As the horror of the mass shooting at Sandy Hook Elementary School unfolded Friday, scores of Newtown parents converged on the scene, hoping desperately to reunite with kids long held on lockdown inside.
Within hours, the parents of 20 children would face the unimaginable reality that their kids had perished during a late-morning shooting that has brought this normally quiet community to a shocked standstill.
Details on the gunman and police investigation on what led to the shooting are slowly emerging. State police said late Friday that they’re hoping to confirm the identities of the victims in this tragedy Saturday.
Meanwhile, Newtown parents and relatives of students at the school, now grappling with how to move forward, are reliving the horrifying emotions they experienced during the agonizing minutes and hours of every parent’s worst nightmare.
Jill Forrester was leaving the scene of the school at 11:15 a.m. with her daughter, a student.
“I'm a lot better now that I have her (my daughter) with me,” Forrester said. “My heart's breaking for everybody that's been affected by this. I was at work and got a call from my husband. ... I just immediately had a meltdown, not knowing a lot of information. Jumped in the car and drove about 100 mph down the highway. ... And she's fine. Thank God."
Patricia Pekar is a nanny for a 10-year-old girl named Jenna at the school who originally was thought to be missing. Pekar said she didn’t realize when she arrived at the chaotic, heart-wrenching scene that Jenna’s pediatrician already had picked the girl up from the school.
According to Pekar, Jenna’s own mother, who was in New Haven as the shooting unfolded, also didn’t know where the girl was because Janna forgot her mom’s cellphone number.
“Nobody knew,” Pekar said. “[We found out] just now, maybe 15 minutes ago, that she was fine. Her mother came in and I was crying. I had gotten the news that all those children had died. I thought Jenna was one of them. When you take care of other people's children, they're like your own. And you love them. I was really upset about the whole thing, and I still upset — there's so many families out there that have lost their children. And it's just not right that people can come into the school system and do this."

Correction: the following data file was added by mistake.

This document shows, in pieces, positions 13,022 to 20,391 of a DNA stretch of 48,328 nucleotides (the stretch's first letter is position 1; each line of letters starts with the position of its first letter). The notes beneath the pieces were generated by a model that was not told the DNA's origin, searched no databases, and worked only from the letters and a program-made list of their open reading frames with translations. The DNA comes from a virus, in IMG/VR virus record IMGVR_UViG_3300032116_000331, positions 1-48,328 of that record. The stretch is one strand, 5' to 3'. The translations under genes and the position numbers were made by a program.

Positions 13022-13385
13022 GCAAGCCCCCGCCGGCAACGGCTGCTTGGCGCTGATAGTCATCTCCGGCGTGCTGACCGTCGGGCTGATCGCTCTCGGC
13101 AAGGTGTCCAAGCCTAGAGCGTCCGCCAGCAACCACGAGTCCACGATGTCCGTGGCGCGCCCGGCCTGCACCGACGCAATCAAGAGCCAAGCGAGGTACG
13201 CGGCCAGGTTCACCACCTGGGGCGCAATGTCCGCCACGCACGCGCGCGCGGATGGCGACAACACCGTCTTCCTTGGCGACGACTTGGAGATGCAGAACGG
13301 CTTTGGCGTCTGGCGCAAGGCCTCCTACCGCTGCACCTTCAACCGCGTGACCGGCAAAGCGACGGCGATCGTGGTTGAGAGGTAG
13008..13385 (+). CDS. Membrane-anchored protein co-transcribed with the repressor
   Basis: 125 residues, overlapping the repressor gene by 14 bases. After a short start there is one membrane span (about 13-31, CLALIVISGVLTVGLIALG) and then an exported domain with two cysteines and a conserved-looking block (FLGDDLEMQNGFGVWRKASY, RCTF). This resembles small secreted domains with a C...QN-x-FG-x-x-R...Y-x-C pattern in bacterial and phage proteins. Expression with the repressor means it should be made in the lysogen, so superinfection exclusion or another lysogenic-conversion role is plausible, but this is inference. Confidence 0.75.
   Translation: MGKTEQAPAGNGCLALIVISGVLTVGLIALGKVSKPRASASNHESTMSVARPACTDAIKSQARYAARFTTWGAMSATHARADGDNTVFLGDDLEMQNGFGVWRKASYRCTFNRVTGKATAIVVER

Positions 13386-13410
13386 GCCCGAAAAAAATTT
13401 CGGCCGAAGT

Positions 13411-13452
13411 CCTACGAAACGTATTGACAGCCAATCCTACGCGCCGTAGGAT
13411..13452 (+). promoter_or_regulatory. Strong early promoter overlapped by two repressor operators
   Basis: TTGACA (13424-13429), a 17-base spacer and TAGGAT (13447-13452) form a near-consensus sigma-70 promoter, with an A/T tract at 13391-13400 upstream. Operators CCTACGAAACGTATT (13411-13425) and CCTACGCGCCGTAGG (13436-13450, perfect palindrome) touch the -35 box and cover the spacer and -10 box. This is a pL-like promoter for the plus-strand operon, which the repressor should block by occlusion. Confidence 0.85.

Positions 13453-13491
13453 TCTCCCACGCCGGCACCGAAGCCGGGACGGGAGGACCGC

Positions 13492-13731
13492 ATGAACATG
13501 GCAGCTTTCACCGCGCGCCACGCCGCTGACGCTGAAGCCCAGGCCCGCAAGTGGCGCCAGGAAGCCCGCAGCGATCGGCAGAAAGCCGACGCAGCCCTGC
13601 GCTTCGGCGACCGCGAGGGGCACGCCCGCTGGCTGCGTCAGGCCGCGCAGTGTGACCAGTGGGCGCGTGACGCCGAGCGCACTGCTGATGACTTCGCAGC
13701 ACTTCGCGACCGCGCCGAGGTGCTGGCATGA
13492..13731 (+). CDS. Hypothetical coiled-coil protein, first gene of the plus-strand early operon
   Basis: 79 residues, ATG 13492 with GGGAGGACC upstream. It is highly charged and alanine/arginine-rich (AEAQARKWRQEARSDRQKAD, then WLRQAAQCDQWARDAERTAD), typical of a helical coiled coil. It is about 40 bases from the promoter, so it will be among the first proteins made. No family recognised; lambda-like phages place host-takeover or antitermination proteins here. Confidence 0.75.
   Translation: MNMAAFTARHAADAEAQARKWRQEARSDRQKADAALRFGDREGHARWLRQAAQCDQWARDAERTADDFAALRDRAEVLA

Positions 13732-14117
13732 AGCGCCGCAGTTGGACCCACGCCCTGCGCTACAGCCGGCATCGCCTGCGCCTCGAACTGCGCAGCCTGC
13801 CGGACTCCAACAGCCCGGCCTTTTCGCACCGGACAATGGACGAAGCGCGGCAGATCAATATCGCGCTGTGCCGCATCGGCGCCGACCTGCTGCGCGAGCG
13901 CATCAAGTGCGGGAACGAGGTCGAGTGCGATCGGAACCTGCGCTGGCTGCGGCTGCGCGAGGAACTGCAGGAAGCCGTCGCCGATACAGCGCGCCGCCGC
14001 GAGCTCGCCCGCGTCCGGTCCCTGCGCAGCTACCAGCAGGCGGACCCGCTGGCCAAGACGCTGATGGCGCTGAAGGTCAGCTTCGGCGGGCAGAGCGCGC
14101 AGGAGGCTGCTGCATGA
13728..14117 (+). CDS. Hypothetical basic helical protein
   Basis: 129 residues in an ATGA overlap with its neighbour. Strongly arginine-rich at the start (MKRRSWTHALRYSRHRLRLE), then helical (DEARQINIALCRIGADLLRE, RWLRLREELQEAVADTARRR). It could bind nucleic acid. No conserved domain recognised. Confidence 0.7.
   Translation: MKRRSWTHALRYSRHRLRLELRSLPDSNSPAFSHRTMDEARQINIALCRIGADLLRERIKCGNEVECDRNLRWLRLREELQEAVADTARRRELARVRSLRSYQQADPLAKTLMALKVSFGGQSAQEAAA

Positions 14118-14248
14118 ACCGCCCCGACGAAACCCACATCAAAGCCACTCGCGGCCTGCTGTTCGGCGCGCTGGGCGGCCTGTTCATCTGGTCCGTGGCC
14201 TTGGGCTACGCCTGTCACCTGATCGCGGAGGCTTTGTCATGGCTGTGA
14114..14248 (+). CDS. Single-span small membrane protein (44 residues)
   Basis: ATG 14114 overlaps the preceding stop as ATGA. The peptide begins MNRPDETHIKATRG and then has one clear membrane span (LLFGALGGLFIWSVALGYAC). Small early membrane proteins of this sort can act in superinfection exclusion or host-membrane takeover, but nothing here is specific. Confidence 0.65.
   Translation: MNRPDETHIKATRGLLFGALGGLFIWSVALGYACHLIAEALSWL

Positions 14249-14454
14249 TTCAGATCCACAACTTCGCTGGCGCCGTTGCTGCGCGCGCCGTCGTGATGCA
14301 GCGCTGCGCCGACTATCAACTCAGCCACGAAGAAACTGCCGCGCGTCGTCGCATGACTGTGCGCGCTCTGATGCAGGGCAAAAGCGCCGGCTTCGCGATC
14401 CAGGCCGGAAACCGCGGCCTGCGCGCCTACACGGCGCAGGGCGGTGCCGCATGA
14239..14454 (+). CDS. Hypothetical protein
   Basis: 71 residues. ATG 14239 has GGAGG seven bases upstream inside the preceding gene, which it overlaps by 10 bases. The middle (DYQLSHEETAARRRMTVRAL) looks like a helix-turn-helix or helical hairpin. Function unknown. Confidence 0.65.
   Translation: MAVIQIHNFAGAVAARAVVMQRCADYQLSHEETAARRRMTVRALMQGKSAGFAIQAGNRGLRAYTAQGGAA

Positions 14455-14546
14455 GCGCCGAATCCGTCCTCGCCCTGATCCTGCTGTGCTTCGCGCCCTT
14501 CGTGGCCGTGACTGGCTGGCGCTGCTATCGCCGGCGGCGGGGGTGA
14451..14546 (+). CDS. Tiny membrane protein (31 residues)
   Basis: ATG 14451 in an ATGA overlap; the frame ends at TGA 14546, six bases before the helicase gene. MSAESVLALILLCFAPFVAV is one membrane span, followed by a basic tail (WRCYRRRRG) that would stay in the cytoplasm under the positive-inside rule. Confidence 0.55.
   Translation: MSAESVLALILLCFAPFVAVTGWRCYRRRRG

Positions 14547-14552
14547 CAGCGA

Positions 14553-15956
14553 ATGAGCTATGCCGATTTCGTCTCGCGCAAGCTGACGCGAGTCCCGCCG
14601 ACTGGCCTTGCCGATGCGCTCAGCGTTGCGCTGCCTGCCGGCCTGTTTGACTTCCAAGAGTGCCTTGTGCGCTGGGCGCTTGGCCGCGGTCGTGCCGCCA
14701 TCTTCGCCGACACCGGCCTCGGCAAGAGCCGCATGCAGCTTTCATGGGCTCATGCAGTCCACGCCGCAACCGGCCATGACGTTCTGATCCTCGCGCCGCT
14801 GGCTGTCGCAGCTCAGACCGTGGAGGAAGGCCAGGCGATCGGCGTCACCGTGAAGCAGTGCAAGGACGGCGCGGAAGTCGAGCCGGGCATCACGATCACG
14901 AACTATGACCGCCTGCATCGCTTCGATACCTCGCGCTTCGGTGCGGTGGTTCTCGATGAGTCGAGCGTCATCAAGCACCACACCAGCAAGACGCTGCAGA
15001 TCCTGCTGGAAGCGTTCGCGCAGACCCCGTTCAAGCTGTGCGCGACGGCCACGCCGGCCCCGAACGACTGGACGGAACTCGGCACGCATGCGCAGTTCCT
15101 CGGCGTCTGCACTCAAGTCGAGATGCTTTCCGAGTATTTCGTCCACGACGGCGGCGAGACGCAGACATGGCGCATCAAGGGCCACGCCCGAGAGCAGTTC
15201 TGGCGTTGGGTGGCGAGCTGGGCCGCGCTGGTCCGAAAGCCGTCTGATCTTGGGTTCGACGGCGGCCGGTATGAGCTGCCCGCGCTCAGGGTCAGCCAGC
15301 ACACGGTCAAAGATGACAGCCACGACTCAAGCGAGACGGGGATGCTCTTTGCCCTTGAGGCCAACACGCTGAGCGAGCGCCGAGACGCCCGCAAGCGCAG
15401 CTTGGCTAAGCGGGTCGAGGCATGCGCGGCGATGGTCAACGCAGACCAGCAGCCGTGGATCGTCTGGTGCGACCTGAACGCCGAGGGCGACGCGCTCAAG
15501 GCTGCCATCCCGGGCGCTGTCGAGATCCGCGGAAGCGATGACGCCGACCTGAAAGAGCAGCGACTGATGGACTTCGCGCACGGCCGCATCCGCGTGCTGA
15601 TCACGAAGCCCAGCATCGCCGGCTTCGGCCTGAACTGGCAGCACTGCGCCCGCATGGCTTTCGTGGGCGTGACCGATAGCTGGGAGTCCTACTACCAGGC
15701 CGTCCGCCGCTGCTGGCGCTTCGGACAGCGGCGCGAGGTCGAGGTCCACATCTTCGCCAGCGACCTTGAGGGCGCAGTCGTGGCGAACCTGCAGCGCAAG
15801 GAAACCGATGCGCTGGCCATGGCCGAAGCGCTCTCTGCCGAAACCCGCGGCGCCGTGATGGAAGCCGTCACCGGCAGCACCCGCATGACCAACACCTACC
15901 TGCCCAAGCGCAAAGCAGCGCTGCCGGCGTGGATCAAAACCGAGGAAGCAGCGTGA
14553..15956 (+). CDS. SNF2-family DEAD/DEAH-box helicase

Multiple media outlets citing police sources have identified the shooter as 20-year-old Adam Lanza. Earlier in the day, police raided a home that tax records show is owned by the Lanza family, and Adam Lanza’s own brother had been detained by police in New Jersey. The family’s mother is said to have been among the adults shot and killed Friday.
Johnny Kerens told Patch that his mother Maureen, a nurse who was called to the scene, reached out to him, asking him to come and help.
“I was outside the school at around 9:30,” he said. “It was chaos. There were a lot of people running around, and I was just staying with the families, just waiting for the information. When my mom called, I ran down from my house, about half a mile away. I just wanted to make sure she was alright."
Maureen Kerens told Patch that she just could not make sense of the shooting.
“Why did 20 children have to lose their lives? It's just unbelievable,” she said.
Roy Low and his son—on lockdown for hours as the events unfolded, as were all public school students in Newtown—were near the scene at about 12 p.m.
Low told Patch that he had just picked his son up from middle school, after the boy had been huddled under his desk for three hours.
“All my kids went to this school and I was down here at 10 this morning,” Low said. “It was just devastating. The smell of brakes was all you smelled ... It's going to be a long time before I forget this. It's horrifying for these kids. You bring these kids into a nice town like this, you don't expect stuff like this to happen, you know?"